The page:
# Guru: Legible Hexadecimal

August 28, 2017 Ted Holt

Since I am a normal red-blooded human being, I try to make life as easy as possible for myself. I don’t do very well in general, but occasionally I manage to afford myself a bit of comfort. Recently I had to deal with long strings of hexadecimal digits. Trying to read that stuff was more than I could deal with, so I wrote a function to help me.

It’s easy to think of hexadecimal literal as strings because they contain the letters A through F. However, they are not strings, but numbers. We use the letters A through F for the highest digits of the base 16 number system, but we could just as easily use any other six symbols, even symbols that no one has invented.

To make decimal numbers easier to read, we use editing characters. In the United States of America, those editing characters would be the period, which serves as a decimal point, and the comma, which separates groups of three digits left of the decimal point. Other nations have other conventions.

In the same way, we can edit hexadecimal numbers. One common method of hexadecimal editing is to divide the hex literal into groups of two hex digits. Each group represents one byte. I wrote a SQL function to display a hexadecimal number in that format. I call it LegibleHex.

Here’s the way the SQL HEX function, which comes as part of DB2, displays the hexadecimal representation of a character value.

select lstnam, hex(lstnam) from qiws.qcustcdt LSTNAM HEX ( LSTNAM ) ======== ================ Henning C885959589958740 Jones D1969585A2404040 Vine E589958540404040 Johnson D1968895A2969540 Tyron E3A8999695404040 Stevens E2A385A58595A240 Alison C19389A296954040 Doe C496854040404040 Thomas E388969481A24040 Williams E6899393898194A2 Lee D385854040404040 Abraham C182998188819440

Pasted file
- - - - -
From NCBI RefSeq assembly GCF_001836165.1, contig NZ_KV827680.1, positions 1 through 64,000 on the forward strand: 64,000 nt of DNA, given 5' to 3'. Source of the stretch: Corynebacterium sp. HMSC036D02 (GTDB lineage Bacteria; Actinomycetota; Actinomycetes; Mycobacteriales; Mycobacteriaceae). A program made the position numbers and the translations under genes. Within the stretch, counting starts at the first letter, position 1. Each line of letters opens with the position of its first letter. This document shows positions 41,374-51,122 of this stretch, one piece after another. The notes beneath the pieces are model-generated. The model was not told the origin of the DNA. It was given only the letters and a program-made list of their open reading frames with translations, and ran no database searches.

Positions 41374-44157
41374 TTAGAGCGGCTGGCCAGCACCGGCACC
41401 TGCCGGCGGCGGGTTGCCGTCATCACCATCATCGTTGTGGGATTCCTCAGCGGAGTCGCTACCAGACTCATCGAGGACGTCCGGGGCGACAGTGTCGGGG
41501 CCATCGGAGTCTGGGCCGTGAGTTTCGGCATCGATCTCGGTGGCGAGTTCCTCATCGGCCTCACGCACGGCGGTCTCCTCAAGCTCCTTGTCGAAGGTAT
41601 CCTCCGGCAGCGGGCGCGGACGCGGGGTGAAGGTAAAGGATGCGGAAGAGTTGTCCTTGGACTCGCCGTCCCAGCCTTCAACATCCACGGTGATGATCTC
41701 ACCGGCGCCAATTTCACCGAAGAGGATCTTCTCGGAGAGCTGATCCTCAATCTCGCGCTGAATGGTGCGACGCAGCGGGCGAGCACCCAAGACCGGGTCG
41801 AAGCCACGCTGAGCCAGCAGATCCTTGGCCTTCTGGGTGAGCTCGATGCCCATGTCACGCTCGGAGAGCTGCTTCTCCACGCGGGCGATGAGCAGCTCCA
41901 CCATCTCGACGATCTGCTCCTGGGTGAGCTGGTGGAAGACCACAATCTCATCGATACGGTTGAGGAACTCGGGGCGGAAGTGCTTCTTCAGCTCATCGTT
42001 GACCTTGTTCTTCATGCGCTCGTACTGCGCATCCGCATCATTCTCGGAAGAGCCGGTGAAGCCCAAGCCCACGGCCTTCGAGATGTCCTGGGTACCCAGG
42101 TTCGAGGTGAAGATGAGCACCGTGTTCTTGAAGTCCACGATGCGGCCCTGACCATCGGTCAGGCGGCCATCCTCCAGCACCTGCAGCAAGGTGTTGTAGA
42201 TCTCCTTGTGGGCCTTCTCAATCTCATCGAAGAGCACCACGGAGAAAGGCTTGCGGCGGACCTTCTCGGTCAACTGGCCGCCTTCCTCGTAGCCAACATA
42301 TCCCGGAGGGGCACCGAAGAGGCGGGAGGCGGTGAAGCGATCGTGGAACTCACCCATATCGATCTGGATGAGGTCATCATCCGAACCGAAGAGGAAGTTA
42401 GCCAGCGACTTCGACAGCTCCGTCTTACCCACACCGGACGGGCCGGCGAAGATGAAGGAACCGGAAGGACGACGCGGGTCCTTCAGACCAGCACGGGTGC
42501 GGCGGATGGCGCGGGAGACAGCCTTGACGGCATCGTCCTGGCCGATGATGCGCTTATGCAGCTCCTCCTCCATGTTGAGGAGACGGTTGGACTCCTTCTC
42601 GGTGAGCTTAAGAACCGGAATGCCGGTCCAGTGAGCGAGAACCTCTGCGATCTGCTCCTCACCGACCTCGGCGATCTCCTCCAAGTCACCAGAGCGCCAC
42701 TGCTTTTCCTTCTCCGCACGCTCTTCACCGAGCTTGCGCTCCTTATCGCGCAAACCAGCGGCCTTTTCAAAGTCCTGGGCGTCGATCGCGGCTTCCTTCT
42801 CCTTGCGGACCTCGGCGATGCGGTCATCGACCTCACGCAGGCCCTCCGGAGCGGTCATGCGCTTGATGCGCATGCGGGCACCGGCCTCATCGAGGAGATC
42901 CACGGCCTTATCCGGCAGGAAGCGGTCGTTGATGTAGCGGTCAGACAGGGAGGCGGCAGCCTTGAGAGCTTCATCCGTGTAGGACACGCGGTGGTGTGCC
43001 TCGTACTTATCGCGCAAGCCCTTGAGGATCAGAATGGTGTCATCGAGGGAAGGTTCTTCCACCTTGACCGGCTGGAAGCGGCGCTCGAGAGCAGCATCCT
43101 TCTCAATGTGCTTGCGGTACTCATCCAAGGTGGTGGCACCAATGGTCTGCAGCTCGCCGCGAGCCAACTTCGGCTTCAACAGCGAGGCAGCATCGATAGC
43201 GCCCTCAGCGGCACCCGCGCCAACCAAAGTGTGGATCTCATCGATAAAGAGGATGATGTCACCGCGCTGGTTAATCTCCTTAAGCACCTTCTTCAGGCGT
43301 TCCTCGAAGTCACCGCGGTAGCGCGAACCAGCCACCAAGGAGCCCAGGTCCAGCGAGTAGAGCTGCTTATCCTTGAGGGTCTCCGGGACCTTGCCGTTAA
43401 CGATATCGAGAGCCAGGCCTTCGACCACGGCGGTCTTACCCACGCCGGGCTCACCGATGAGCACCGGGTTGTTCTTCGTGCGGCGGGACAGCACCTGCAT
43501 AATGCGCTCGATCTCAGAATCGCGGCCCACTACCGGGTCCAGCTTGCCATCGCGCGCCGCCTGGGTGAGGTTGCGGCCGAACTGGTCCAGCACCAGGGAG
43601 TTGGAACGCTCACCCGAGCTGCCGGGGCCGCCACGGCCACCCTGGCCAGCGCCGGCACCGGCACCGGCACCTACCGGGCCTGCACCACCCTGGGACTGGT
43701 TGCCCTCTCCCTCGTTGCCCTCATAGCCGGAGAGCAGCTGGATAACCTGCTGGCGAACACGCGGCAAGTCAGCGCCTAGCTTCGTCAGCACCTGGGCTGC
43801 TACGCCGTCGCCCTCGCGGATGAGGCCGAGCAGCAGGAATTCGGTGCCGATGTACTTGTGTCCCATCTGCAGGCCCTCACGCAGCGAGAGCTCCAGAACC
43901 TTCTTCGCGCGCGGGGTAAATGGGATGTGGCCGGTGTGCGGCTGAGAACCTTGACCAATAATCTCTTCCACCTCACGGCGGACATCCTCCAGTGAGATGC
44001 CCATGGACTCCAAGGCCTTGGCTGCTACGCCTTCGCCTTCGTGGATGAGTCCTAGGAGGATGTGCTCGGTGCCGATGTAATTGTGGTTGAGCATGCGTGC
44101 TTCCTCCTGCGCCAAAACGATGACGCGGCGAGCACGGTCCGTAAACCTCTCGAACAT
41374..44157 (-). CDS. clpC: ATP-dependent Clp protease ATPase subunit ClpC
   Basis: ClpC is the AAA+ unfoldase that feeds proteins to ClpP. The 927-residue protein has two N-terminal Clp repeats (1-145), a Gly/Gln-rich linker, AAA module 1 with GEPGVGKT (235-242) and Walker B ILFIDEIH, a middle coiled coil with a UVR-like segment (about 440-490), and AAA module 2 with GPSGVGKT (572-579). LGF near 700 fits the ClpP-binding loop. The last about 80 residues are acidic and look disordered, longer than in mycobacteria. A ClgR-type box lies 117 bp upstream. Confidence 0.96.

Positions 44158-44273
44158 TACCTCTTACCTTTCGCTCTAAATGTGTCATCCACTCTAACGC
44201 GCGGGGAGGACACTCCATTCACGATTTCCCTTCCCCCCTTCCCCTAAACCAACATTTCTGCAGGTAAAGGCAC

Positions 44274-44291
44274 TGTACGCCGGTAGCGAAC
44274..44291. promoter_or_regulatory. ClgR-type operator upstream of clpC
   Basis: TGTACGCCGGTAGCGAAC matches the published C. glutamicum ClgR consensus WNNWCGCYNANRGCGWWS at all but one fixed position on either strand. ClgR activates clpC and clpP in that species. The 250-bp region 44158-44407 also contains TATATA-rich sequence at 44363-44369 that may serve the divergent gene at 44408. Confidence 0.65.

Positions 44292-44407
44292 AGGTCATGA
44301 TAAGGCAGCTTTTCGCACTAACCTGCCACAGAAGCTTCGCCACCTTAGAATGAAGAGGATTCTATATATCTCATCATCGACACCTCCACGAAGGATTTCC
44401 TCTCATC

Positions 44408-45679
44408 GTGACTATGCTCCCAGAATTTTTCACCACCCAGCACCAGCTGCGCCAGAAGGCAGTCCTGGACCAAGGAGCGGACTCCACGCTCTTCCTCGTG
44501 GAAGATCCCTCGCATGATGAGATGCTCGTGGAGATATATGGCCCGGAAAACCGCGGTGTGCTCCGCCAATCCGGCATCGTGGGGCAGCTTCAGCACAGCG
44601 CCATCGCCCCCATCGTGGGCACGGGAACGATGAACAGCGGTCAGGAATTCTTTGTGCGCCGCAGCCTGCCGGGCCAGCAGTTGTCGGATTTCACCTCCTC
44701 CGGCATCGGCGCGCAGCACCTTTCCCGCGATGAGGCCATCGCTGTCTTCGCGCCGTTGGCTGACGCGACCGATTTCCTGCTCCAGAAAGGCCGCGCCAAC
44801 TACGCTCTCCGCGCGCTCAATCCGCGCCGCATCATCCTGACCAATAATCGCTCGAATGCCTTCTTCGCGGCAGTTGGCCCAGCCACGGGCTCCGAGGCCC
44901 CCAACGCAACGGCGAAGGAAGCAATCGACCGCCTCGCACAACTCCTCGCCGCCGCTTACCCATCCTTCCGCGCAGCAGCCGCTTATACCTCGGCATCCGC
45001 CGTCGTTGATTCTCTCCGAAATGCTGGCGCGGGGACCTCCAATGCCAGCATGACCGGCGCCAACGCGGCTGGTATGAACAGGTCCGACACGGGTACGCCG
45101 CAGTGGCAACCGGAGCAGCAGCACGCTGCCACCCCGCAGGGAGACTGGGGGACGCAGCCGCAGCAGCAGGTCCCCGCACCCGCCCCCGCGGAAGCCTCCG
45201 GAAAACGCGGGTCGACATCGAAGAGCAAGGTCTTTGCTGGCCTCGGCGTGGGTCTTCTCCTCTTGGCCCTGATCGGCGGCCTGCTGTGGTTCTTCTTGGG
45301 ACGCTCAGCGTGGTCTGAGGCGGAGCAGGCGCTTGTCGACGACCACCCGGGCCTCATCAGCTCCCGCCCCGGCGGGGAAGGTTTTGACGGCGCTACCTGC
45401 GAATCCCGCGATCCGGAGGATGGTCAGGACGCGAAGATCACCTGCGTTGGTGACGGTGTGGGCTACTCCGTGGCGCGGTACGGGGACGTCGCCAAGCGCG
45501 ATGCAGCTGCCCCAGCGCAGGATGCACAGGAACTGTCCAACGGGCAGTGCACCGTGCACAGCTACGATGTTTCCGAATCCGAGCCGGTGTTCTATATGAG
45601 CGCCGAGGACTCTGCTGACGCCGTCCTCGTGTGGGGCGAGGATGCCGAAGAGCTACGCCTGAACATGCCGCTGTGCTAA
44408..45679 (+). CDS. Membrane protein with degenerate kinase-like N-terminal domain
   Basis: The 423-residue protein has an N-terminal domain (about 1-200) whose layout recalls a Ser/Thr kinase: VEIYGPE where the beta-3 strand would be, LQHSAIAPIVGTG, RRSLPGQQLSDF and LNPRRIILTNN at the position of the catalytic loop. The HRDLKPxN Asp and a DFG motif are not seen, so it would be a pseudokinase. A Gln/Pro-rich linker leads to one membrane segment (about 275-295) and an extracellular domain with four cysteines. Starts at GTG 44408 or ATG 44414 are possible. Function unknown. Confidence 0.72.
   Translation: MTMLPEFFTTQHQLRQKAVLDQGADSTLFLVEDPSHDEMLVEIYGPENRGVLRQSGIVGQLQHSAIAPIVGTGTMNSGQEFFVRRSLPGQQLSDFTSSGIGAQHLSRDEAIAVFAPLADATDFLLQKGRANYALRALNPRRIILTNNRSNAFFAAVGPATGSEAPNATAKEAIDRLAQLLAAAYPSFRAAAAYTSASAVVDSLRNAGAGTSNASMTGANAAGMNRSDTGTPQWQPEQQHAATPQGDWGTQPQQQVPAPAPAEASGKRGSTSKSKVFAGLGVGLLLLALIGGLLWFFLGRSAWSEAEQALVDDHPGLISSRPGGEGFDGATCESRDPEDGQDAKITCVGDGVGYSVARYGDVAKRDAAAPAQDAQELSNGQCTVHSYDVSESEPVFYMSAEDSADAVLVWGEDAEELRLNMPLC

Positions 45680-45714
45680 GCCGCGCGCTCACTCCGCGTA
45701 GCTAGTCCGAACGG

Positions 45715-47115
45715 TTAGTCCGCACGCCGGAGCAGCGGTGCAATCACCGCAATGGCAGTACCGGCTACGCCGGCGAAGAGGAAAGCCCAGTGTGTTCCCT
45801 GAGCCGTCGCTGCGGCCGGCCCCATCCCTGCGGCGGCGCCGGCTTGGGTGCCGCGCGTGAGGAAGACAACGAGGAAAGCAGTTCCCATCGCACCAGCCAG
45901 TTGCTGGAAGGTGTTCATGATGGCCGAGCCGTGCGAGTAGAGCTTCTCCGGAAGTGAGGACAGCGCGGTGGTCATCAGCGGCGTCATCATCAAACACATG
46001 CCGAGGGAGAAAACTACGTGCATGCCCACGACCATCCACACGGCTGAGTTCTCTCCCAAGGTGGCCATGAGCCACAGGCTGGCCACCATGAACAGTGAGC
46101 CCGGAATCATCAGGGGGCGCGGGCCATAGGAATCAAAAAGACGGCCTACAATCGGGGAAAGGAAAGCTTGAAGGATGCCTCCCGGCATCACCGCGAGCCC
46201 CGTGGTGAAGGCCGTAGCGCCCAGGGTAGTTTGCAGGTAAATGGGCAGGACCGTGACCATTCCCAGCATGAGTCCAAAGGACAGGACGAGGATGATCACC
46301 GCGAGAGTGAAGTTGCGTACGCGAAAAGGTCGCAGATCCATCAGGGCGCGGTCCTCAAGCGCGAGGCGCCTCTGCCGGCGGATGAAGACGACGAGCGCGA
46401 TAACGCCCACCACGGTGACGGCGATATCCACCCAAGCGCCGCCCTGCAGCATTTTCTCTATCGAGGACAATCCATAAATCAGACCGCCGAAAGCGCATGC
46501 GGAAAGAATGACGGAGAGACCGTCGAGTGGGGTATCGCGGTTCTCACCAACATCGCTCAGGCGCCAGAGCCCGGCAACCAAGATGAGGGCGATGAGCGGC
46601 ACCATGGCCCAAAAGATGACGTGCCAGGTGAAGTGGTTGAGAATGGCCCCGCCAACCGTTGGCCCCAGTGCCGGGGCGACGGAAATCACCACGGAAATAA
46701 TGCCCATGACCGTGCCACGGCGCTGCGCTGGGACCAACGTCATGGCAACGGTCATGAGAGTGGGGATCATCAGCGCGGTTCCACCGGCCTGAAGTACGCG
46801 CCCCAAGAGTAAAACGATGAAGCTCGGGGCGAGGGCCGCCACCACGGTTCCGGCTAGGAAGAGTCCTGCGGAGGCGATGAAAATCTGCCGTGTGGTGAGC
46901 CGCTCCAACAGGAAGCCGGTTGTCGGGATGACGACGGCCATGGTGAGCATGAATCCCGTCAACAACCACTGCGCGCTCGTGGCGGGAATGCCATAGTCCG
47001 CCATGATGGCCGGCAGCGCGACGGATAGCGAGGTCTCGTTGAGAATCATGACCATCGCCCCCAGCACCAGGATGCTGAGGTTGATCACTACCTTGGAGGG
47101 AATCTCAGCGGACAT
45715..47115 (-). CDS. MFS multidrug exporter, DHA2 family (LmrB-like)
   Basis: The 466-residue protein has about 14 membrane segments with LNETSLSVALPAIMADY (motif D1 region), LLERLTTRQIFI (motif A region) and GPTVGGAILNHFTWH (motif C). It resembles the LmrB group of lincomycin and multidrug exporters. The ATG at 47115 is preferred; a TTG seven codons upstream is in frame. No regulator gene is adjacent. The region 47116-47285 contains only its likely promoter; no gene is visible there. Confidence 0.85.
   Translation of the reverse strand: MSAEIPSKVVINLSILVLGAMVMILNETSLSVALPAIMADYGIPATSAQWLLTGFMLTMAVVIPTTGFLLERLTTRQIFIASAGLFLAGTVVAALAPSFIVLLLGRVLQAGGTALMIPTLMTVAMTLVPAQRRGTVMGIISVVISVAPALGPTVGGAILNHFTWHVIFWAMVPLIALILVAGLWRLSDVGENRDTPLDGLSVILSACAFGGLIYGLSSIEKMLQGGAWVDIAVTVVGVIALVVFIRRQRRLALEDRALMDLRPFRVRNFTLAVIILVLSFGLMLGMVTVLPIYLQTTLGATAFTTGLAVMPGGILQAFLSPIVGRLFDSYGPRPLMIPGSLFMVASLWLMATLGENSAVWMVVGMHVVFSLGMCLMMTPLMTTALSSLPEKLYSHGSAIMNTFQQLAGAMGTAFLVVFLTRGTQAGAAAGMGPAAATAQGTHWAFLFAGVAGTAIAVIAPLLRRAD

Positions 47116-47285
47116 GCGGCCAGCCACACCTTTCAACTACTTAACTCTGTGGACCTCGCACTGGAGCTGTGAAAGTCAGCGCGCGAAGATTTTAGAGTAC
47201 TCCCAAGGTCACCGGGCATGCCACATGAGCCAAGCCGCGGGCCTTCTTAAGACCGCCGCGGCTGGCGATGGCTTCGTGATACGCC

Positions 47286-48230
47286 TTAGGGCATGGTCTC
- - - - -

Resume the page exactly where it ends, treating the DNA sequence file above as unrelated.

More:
This isn’t terrible, as the last name field is only eight bytes long. In my application, I was dealing with a 40-byte character field, which yielded 80 hexadecimal digits.

Here’s the same output using the LegibleHex function:

select lstnam, legiblehex(trim(lstnam)) from qiws.qcustcdt LSTNAM LEGIBLEHEX ======== ======================== Henning C8 85 95 95 89 95 87 Jones D1 96 95 85 A2 Vine E5 89 95 85 Johnson D1 96 88 95 A2 96 95 Tyron E3 A8 99 96 95 Stevens E2 A3 85 A5 85 95 A2 Alison C1 93 89 A2 96 95 Doe C4 96 85 Thomas E3 88 96 94 81 A2 Williams E6 89 93 93 89 81 94 A2 Lee D3 85 85 Abraham C1 82 99 81 88 81 94

That’s quite an improvement. Now I can tell where one byte begins and another ends. I further improved legibility by chopping off the trailing blanks.

If you would like to use this function, have at it. Here’s the source code, written in my newest favorite language, SQL PL.

create or replace function LegibleHex (p_Value varchar(4096)) returns varchar(12288) deterministic returns null on null input not fenced begin declare v_Length integer; declare v_Index integer; declare v_Work varchar(8192); declare v_Output varchar(12288) default ''; set v_Work = hex(p_Value); set v_Length = length(v_Work); set v_Index = 1; while v_Index < v_Length do set v_Output = v_Output concat substr(v_Work, v_Index, 2) concat ' '; set v_Index = v_Index + 2; end while; return v_Output; end;

Paste the source code into the source physical file member or stream file of your choice. Use the Change Current Library (CHGCURLIB) command to designate the library in which you want the function to reside. Then use the Run SQL Statements (RUNSQLSTM) command to execute the CREATE FUNCTION command. If you’re not sure how to do that, click here.

A proverb of disputed origin says that it is better to light a candle than to curse the darkness. I heartily concur. Consider the LegibleHex function a lit candle.

Hi Ted, another interesting article as usual. Regarding the CHGCURLIB, I’ve been putting some CL commands directly in my SQL so I don’t have to remember to do things manually. For this one, I put a line above the create function statement: CL: CHGCURLIB mylib;

Yes, it’s hard-coding but there are benefits. Thanks for all the great tips.